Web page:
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Trading Australian Stocks

Trading Australian Stocks

Trading Australian Stocks is fairly easy. You just need to have the right broker. Making profitable trades is a little harder. But before we get too far into brokers and trading you might be asking…

What is Special about Trading Australian Stocks?

Trading Australian Stocks

The Australian Stock Exchange (ASX)

Trading Australian stocks meet all FIVE of my investment goal categories: Preservation of Purchasing Power, Capital Appreciation, Passive Monthly Income (via Dividends), Geopolitical Risk Protection, and Liquidity.

If you believe that US and European stocks are overvalued, as I do, and that gold mining stocks are undervalued, as I do, Australia presents, pardon the pun, a golden opportunity.

Australia is a stable jurisdiction that is gold mining friendly. It’s also relatively close to the biggest emerging markets in the world: India and China.

India and China are also some of the world’s largest purchasers of gold.

Why not just trade ADRs?

An ADR is defined by investopedia as follows:

An American depositary receipt (ADR) is a negotiable certificate issued by a U.S. bank representing a specified number of shares (or one share) in a foreign stock that is traded on a U.S. exchange. ADRs are denominated in U.S. dollars, with the underlying security held by a U.S. financial institution overseas.

Source: http://www.investopedia.com/terms/a/adr.asp

If the Australian stock you want to buy IS available as an ADR through your existing broker you can save yourself the trouble of opening a new brokerage account.

But there ARE advantages to owning a stock directly on the exchange (instead of buying the ADR).

1) It costs banks money to create ADRs and they sometimes keep part of the dividend to cover these costs (Peter Schiff, Crash Proof 2.0)

2) Trading stocks on the local exchange can be more liquid (Tim Price, Price Value International)

3) The only way you can acquire many excellent value stocks is to purchase them directly on their “native” exchange. So if you limit yourself to ADRs you’ll miss out on opportunities.

While I do make some of my own stocks picks I also rely on competent professionals that I trust.

Which brings me to…

Price Value International

Trading Australian StocksOne such expert I look to is Tim Price.

Among many other accolades Tim boasts 25 years in the capital markets; 15 years as a discretionary multi-asset portfolio manager and was Chief Investment Officer at three successive firms. Tim is currently one of two principals at Price Value Partners and a columnist for MoneyWeek magazine.

Tim also has a monthly paid newsletter called Price Value International (PVI) in which he provides value stock picks of international companies. Tim hails from the UK which I believe helps adds to his unique perspective that is hard to find from asset managers closer to Wall Street.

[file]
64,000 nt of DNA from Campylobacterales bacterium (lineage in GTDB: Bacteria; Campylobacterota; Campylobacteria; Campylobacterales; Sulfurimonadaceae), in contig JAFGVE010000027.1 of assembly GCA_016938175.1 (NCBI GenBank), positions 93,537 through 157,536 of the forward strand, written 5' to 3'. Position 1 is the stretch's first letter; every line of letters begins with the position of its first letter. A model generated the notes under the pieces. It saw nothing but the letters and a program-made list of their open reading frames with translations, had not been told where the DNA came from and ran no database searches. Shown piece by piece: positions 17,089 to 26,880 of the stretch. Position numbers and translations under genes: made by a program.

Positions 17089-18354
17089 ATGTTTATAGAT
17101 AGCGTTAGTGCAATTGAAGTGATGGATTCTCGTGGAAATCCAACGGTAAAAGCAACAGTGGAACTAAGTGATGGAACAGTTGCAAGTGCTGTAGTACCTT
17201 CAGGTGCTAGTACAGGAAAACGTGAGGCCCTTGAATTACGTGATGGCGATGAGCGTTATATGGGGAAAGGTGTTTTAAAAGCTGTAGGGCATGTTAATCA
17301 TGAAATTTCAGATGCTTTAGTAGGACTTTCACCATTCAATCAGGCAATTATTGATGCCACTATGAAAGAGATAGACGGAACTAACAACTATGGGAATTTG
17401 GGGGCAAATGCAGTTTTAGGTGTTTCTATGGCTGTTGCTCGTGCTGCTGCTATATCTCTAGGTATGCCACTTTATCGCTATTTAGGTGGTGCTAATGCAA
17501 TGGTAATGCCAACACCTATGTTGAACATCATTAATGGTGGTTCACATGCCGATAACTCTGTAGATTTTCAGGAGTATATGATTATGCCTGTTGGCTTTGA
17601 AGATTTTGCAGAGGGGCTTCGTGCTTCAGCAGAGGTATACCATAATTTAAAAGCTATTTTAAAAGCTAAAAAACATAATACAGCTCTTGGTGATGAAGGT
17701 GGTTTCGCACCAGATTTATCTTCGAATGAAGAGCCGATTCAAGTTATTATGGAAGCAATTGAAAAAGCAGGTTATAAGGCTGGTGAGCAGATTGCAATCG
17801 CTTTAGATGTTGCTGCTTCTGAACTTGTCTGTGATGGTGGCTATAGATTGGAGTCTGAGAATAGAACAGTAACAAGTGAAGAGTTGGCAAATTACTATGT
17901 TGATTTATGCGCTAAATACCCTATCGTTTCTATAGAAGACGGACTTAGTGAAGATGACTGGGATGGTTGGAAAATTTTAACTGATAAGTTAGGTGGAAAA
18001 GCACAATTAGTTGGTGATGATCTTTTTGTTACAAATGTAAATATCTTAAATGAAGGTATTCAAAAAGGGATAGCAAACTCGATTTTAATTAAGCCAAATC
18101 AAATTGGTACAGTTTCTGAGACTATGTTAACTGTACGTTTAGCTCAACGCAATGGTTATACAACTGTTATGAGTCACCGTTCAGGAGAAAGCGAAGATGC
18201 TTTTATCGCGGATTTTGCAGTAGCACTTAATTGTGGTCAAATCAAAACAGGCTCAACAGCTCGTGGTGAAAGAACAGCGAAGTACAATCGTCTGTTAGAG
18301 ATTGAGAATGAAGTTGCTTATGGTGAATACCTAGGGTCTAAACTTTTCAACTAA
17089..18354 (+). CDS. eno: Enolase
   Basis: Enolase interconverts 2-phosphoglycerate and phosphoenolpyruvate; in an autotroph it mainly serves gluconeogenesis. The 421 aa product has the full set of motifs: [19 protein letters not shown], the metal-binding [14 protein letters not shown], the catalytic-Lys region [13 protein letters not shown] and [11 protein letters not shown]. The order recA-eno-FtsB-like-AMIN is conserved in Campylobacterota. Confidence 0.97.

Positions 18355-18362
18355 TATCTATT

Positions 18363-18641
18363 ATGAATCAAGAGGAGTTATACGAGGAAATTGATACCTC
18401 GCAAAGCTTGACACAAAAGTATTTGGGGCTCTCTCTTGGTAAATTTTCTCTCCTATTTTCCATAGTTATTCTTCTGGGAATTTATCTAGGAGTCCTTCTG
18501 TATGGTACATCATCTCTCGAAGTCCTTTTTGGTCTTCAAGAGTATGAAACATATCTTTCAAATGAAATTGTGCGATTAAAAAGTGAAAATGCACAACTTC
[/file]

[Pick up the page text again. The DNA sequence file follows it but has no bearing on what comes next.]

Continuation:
I receive no financial benefit from Time Price or Price Value International by writing about his newsletter.

But I have been a Price Value International subscriber for over 10 months now and for me it has been worth every penny. As a result I want to share it with my readers.

You can sign up for the PVI newsletter at the following link: Price Value International.

Make Money Like Warren Buffet

Tim Price follows a methodology heavily influenced by “the father of value investing” Benjamin Graham. Graham developed investment strategies that Warren Buffet adopted to grow his fortune.

Using these methods Tim looks for high quality companies around the globe that trade close to or even less than their book value. It’s kind of like buying a house for $190,000, when building the same house would cost $200,000. Value investing provides built in downside protection and is a proven investing method.

Through the Price Value International newsletter Tim shares a new value stock recommendation each month. When you sign up you also get access to back issues so you can see recommendations from prior months.

The stocks range from firms throughout the world and two of them are traded on the Australian Stock Exchange.

I’d love to share the names of these stocks (both of which I own) but it would not be right to do so since I learned about them from Tim through his Price Value International newsletter.

But if you do sign up for PVI and/or decide you want to trade stocks on the Aussie stock exchange, I can provide you with the name of…

A Broker that allows you to trade directly on the Australian Stock Exchange

Most foreign brokers don’t accept US clients largely because of the onerous US laws foreign brokers would have to comply with if they did allow US citizens.

However, I’ve found a US based broker that allows you to trade directly on the Australian Stock Exchange.

This allows me to purchase an Australian stock recommended by Tim Price that I know for a fact is not available as an ADR.

This broker has no minimum account balance which is great if you don’t have a lot of capital to invest.

I DON’T get anything if you sign up for an account with this broker. It’s a firm that I personally have an account with and find valuable.

What is the name of the Broker?

I AM trying to gain more subscribers to my own FREE email newsletter where I talk about what I’m doing to grow my wealth. So while I’m more than happy to provide the name of the broker at no cost, in return I just ask that you sign up for the How I Grow My Wealth email Newsletter using the form below.

Again, out of respect for Tim I’m not going to share the name of any of his stock recommendations. Plus he might cancel my subscription and then I’ll miss out!